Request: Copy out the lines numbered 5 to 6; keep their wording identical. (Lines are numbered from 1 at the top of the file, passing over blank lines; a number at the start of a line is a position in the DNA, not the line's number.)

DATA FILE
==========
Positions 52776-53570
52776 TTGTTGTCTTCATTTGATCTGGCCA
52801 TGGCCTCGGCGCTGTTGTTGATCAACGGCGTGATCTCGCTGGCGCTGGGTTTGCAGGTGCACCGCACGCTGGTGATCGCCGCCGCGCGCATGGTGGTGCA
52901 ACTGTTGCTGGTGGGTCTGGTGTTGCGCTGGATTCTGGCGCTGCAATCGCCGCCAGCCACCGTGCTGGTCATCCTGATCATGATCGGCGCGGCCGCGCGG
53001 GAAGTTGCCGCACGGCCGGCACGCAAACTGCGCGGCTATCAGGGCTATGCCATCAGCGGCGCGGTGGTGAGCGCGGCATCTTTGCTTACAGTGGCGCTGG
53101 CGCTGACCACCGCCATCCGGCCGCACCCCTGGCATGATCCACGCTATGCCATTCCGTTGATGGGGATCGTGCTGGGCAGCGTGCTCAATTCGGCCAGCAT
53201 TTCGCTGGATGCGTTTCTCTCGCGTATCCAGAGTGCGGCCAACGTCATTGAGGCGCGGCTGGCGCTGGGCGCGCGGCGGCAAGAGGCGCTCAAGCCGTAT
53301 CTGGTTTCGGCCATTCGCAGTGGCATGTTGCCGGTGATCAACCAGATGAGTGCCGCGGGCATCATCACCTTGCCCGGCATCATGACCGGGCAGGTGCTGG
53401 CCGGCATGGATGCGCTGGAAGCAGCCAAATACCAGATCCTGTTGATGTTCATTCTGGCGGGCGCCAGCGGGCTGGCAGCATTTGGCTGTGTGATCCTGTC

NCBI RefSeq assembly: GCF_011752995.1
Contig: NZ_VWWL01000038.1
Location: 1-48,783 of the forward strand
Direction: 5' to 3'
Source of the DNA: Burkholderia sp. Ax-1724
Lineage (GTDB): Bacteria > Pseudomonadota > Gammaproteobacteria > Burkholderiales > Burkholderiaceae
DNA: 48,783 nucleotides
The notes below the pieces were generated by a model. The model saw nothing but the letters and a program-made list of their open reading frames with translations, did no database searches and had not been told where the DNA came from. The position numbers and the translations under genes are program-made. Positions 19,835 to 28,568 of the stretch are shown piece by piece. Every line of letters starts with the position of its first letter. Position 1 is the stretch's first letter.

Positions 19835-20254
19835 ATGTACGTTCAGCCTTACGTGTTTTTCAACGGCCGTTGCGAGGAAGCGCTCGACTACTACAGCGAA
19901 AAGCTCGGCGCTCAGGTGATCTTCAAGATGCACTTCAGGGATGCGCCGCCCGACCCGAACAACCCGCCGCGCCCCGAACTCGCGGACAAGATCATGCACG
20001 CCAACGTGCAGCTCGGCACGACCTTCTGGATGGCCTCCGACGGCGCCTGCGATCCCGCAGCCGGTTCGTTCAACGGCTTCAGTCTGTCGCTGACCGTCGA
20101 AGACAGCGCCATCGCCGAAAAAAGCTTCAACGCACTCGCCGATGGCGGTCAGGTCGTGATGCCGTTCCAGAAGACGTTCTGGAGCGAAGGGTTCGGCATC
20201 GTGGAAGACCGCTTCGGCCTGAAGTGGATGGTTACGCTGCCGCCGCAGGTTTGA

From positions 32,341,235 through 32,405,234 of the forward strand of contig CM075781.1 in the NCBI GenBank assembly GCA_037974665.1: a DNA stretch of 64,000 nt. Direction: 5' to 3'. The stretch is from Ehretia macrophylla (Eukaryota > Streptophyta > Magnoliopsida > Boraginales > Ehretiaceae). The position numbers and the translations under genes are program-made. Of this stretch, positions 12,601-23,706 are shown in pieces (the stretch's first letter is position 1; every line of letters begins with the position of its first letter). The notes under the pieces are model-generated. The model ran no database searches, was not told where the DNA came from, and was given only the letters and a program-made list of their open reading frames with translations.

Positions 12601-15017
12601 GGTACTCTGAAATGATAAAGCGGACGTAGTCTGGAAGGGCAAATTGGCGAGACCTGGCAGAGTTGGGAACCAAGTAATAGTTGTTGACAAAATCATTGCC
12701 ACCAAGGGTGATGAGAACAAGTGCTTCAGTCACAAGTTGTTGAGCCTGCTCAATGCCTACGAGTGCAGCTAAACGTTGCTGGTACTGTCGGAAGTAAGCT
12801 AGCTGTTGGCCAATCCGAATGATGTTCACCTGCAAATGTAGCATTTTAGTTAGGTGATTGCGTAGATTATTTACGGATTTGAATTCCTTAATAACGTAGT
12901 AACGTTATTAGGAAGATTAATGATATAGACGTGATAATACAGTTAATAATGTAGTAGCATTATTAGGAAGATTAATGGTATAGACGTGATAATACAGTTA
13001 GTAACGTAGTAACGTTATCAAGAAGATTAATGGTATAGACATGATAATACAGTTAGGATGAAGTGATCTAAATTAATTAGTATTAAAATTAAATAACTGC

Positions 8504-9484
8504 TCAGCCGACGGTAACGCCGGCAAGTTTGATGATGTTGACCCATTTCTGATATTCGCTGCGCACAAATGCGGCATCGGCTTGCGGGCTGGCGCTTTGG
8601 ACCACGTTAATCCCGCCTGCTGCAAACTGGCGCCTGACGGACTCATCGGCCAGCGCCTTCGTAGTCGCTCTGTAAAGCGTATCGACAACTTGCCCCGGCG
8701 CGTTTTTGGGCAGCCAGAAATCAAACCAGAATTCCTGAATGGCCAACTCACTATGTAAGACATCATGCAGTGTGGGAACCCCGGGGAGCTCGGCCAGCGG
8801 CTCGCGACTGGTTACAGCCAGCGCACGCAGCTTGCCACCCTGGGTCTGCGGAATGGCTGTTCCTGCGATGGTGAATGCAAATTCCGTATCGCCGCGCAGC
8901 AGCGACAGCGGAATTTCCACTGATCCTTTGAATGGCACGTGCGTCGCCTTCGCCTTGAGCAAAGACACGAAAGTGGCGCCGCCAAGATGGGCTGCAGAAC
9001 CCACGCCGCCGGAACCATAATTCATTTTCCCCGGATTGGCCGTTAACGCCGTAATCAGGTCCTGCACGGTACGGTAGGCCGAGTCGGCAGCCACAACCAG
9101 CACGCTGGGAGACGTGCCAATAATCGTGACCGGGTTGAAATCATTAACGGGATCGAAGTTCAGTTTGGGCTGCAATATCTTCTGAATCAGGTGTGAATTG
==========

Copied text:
53001 GAAGTTGCCGCACGGCCGGCACGCAAACTGCGCGGCTATCAGGGCTATGCCATCAGCGGCGCGGTGGTGAGCGCGGCATCTTTGCTTACAGTGGCGCTGG
53101 CGCTGACCACCGCCATCCGGCCGCACCCCTGGCATGATCCACGCTATGCCATTCCGTTGATGGGGATCGTGCTGGGCAGCGTGCTCAATTCGGCCAGCAT